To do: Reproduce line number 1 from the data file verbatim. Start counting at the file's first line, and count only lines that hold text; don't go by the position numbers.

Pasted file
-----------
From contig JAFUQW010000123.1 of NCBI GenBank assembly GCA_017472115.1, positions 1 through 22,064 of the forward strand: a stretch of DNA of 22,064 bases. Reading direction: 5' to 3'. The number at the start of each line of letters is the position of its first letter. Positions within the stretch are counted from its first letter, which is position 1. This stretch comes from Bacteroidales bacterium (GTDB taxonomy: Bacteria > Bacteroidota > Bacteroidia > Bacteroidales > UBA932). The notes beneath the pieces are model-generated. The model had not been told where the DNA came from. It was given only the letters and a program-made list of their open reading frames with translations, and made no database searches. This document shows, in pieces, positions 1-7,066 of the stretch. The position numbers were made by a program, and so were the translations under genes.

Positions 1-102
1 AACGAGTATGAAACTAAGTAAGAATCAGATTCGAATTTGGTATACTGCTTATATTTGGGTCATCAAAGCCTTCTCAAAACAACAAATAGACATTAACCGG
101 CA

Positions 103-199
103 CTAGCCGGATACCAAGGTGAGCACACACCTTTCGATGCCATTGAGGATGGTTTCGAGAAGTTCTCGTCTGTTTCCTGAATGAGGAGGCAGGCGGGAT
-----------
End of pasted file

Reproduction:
From contig JAFUQW010000123.1 of NCBI GenBank assembly GCA_017472115.1, positions 1 through 22,064 of the forward strand: a stretch of DNA of 22,064 bases. Reading direction: 5' to 3'. The number at the start of each line of letters is the position of its first letter. Positions within the stretch are counted from its first letter, which is position 1. This stretch comes from Bacteroidales bacterium (GTDB taxonomy: Bacteria > Bacteroidota > Bacteroidia > Bacteroidales > UBA932). The notes beneath the pieces are model-generated. The model had not been told where the DNA came from. It was given only the letters and a program-made list of their open reading frames with translations, and made no database searches. This document shows, in pieces, positions 1-7,066 of the stretch. The position numbers were made by a program, and so were the translations under genes.